Antic `incredibly dangerous and incredibly silly'.

A man has been charged with shining a powerful laser - which police say was "like a light sabre" - at the Eagle helicopter from the balcony of his central Auckland apartment.

Kristian Larsen, 44, is facing a charge of endangering transport, which carries a maximum penalty of 14 years in prison.

Police say he was on his balcony on Karangahape Rd when he pointed a powerful blue laser at the Eagle.

It was taking off from the police helicopter base at Mechanics Bay at the time - almost 4km from Larsen's home.


The alleged incident came five days after the 20th anniversary of the fatal midair collision between a police helicopter and a traffic-spotting plane.

The chopper - also called Eagle - was hovering over the Southern Motorway after reports of a car crash when it and the plane collided above the intersection of Queen St and Karangahape Rd.

It is understood that the police tracked Larsen to the address where the laser was used.

He appeared in the Auckland District Court and was remanded on bail to reappear this month for a case review hearing.

It is understood that the laser is being tested by police to see exactly how powerful it is. Similar lasers can be seen in YouTube videos cutting through plastic and setting fire to other objects.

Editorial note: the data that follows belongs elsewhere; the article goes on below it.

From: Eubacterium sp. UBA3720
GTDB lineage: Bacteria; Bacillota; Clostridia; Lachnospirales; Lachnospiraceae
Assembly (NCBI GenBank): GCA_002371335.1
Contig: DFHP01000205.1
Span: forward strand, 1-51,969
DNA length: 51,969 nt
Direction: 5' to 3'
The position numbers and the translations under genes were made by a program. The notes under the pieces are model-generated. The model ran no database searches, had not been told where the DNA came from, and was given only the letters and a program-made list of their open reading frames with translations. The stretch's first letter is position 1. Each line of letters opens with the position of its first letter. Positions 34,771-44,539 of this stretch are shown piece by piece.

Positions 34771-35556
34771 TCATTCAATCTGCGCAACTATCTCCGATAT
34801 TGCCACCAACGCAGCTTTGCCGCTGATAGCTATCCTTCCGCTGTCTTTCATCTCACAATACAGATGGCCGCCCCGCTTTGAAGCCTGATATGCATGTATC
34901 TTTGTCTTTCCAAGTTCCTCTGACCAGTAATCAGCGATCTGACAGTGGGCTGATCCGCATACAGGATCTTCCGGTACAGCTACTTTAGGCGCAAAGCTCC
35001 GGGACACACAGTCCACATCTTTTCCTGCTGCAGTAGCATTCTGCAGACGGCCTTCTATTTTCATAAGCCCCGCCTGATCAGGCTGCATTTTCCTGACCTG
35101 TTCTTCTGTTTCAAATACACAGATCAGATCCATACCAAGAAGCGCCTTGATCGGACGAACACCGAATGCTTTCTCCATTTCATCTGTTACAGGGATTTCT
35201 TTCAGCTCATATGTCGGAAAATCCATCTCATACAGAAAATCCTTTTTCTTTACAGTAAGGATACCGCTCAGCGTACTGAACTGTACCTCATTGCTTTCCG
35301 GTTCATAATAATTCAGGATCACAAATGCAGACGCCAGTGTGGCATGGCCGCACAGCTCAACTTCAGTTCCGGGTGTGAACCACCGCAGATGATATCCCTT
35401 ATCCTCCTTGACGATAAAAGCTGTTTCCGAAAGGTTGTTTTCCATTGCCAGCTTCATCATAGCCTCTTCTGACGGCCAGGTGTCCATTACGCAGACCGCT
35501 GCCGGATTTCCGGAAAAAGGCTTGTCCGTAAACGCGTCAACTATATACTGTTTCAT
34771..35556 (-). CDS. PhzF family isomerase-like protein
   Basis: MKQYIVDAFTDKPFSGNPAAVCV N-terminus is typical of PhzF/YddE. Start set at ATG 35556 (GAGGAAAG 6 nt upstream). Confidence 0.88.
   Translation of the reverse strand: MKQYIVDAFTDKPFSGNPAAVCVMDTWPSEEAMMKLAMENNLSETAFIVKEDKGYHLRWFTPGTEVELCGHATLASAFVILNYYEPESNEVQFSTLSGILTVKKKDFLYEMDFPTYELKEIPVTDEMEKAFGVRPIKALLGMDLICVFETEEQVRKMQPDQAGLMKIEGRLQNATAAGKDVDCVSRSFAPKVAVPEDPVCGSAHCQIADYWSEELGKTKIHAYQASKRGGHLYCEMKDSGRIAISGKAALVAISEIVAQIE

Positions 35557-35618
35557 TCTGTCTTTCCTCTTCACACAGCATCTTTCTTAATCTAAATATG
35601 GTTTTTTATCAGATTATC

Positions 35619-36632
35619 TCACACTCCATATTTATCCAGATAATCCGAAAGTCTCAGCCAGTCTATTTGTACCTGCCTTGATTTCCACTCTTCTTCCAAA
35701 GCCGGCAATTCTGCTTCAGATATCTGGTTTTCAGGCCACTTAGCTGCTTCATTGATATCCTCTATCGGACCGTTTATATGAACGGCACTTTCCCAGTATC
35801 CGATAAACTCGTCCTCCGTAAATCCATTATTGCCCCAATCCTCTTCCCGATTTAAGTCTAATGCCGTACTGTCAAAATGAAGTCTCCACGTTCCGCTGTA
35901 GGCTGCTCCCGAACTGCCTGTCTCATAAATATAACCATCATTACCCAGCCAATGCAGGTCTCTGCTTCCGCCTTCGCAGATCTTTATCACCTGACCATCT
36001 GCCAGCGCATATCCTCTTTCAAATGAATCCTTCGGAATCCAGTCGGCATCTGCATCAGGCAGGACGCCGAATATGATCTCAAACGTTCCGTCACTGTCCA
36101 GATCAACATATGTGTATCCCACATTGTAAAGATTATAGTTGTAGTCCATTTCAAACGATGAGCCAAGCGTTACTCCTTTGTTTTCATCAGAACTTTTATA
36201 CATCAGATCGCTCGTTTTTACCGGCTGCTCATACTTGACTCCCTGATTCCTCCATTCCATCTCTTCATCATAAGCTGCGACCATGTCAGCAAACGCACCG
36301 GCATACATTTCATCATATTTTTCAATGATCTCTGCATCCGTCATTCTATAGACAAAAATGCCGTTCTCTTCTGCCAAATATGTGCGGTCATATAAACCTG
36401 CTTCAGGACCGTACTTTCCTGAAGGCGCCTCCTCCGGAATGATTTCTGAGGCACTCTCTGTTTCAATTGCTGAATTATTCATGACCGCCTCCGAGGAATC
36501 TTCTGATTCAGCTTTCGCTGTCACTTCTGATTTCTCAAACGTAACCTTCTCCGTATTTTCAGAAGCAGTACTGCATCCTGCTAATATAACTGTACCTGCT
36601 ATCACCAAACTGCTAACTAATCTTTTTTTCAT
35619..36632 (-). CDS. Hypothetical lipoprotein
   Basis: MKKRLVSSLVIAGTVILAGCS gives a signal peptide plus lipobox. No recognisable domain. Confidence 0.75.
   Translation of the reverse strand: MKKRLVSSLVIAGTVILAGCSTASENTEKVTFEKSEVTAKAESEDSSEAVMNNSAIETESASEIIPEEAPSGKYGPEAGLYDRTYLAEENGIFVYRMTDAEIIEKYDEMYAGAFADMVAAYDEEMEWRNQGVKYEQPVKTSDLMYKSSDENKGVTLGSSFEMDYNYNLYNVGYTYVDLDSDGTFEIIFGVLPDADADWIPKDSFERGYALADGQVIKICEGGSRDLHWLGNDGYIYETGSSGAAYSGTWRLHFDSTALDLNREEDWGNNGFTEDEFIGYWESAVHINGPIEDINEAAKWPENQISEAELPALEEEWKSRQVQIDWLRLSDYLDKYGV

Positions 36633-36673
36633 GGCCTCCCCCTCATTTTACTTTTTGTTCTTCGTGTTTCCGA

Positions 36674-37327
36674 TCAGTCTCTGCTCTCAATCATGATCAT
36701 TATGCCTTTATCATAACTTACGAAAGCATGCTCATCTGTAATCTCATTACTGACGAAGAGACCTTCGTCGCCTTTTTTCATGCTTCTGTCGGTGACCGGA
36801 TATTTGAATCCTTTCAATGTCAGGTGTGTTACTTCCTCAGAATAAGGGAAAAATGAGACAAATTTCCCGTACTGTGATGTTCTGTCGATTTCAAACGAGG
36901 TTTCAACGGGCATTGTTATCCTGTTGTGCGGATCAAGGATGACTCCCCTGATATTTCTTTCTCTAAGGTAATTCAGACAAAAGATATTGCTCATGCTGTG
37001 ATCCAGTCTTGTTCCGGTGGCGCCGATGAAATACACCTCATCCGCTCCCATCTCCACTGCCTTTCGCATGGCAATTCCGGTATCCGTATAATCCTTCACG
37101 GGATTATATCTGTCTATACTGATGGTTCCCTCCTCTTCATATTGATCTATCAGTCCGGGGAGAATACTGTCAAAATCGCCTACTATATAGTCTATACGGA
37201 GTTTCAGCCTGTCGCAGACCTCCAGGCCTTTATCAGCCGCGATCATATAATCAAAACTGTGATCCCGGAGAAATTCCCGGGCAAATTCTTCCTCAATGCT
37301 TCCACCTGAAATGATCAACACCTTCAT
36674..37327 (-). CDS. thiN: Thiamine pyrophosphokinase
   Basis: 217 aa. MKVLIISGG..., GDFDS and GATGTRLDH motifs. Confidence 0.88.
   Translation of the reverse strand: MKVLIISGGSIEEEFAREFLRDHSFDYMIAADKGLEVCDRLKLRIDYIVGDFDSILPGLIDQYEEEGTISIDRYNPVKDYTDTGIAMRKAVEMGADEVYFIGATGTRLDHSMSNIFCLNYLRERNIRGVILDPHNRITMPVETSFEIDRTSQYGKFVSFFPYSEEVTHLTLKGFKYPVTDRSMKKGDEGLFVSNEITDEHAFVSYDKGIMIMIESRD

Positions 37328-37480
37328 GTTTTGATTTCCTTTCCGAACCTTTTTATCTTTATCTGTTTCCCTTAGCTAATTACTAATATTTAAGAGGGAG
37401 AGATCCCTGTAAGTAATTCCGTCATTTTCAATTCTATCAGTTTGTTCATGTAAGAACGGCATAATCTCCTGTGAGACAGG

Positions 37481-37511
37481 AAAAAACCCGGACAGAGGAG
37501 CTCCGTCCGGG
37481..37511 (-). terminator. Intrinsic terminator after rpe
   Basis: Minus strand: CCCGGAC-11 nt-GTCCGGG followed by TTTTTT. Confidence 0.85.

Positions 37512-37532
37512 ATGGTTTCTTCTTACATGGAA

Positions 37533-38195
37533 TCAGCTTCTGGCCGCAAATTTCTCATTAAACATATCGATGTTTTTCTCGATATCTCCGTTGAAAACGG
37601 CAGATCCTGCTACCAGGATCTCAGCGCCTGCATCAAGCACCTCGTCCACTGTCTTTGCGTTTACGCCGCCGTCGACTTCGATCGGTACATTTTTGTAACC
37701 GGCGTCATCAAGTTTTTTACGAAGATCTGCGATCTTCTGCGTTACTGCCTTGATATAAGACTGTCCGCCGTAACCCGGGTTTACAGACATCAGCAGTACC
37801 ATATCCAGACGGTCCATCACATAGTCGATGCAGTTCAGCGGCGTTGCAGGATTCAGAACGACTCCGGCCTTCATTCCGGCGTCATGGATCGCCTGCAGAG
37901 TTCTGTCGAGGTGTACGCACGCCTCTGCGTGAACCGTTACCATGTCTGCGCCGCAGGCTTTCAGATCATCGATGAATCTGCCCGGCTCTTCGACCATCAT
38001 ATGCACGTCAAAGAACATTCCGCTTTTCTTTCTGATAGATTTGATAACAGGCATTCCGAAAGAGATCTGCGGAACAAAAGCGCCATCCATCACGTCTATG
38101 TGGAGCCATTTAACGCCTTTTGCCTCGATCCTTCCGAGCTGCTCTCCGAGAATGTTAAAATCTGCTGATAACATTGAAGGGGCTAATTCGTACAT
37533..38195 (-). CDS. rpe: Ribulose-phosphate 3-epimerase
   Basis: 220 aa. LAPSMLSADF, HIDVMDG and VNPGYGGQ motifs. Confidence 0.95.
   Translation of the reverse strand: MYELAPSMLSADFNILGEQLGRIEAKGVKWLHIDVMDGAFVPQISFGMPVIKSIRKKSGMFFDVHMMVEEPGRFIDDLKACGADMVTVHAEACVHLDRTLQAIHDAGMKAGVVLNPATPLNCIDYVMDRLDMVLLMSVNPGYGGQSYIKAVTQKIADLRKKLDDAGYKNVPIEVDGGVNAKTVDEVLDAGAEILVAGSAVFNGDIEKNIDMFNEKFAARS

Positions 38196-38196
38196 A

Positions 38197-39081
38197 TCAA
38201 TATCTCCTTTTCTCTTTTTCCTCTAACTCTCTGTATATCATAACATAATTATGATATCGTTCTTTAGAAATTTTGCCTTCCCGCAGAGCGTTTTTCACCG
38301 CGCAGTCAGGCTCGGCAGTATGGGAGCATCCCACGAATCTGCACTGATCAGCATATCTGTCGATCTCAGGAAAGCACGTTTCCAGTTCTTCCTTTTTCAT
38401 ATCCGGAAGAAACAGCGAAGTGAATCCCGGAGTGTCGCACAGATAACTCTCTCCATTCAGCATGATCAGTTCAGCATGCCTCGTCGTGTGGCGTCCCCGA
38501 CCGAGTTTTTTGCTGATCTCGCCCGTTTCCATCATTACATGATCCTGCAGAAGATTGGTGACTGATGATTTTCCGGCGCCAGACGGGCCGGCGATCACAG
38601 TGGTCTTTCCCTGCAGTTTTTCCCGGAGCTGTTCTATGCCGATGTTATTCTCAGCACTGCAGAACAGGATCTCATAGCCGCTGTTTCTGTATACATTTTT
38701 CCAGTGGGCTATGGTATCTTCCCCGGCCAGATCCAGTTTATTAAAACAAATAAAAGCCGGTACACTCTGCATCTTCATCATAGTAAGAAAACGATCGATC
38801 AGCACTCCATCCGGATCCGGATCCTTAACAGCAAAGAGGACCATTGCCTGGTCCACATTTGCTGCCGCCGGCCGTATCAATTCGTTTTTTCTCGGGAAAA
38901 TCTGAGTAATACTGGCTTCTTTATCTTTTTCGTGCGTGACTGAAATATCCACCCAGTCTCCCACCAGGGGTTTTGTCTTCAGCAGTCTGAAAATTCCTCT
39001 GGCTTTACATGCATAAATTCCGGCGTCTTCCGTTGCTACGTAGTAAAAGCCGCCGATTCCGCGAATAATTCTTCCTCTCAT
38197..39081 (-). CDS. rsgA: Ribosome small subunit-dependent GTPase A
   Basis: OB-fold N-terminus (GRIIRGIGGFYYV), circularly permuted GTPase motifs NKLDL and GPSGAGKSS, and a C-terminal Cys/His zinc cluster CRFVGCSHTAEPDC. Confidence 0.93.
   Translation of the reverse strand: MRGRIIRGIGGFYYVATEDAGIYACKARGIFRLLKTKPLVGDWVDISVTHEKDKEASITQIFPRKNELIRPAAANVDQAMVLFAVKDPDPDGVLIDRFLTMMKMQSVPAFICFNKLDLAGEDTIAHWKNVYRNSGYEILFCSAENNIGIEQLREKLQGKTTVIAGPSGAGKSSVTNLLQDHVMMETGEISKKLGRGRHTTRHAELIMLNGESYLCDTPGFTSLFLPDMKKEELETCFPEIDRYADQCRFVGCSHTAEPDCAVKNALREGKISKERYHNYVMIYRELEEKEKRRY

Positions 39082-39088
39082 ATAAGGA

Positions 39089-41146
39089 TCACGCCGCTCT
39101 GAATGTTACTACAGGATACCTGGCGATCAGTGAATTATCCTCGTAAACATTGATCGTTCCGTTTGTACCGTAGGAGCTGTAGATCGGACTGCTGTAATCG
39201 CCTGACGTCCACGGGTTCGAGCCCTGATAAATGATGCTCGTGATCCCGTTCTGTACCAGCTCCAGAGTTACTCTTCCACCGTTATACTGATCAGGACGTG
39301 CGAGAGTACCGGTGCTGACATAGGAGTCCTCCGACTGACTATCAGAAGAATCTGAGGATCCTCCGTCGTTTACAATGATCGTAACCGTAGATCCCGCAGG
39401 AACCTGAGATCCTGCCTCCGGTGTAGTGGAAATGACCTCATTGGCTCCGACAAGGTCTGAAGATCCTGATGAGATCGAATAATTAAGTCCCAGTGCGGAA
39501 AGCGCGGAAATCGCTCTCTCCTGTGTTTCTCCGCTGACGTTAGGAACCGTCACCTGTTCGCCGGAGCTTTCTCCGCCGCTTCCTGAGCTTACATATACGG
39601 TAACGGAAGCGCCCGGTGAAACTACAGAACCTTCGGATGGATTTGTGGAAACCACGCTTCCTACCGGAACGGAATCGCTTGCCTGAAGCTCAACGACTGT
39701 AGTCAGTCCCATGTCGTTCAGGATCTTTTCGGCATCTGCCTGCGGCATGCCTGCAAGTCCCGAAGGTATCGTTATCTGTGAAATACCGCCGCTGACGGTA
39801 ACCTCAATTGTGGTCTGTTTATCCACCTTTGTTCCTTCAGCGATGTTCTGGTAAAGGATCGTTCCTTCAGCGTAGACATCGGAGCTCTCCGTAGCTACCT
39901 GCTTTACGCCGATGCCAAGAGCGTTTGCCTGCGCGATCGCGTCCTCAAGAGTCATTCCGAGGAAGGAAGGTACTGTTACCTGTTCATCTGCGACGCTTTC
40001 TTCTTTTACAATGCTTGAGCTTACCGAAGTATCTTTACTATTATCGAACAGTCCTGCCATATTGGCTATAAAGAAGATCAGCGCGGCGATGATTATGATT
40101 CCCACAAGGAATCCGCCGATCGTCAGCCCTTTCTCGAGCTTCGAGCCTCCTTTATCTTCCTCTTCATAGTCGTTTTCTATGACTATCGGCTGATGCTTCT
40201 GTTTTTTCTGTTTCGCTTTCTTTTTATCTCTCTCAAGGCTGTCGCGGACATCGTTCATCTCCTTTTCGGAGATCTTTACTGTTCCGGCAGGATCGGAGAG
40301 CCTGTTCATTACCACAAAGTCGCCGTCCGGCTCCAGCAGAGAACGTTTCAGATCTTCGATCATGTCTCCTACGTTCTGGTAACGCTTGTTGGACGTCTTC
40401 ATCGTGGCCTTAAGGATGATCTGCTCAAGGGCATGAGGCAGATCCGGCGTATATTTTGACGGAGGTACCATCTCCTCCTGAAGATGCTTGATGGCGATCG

Police believe the laser was bought over the internet, but investigations are ongoing.

A police source said the incident had potential to be fatal. "Given the power of this laser and the potential for things to go wrong, it was incredibly dangerous and incredibly silly ... especially over a populated area."

Light prosecutions
May 2011: Joshua O'Hare-Knight, 19, and James Spiers, 17, shone a laser into the Eagle helicopter from an 18th birthday party. They were convicted and sentenced to community work.


September 2012: South Auckland teenager Pravikash Chandra, 19, sentenced to 4 months' home detention for pointing a laser at three commercial aircraft and a police helicopter.

February 2013: A 43-year-old appeared in the Nelson District Court after he allegedly pointed a laser light at the Nelson-Marlborough rescue helicopter on its way back from a late-night mission.